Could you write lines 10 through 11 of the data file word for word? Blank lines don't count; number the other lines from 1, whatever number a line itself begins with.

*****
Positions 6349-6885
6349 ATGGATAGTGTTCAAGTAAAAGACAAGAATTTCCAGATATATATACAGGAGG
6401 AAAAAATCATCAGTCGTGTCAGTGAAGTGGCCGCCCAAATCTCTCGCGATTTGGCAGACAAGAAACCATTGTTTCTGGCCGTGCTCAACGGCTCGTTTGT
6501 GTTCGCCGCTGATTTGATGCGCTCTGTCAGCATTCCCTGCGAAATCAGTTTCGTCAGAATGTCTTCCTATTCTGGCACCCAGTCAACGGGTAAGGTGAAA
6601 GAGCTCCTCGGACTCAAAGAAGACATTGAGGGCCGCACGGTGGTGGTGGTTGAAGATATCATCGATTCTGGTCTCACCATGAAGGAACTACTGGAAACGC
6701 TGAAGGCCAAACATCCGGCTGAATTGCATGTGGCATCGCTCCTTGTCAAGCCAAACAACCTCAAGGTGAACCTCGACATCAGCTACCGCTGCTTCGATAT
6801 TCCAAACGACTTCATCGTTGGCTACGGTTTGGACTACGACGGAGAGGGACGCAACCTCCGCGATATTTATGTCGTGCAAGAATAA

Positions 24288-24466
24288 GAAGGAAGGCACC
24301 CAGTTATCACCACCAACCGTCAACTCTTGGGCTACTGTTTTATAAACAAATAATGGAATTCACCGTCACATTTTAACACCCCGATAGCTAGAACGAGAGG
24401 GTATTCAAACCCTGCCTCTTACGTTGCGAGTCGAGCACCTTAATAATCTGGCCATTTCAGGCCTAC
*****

24301 CAGTTATCACCACCAACCGTCAACTCTTGGGCTACTGTTTTATAAACAAATAATGGAATTCACCGTCACATTTTAACACCCCGATAGCTAGAACGAGAGG
24401 GTATTCAAACCCTGCCTCTTACGTTGCGAGTCGAGCACCTTAATAATCTGGCCATTTCAGGCCTAC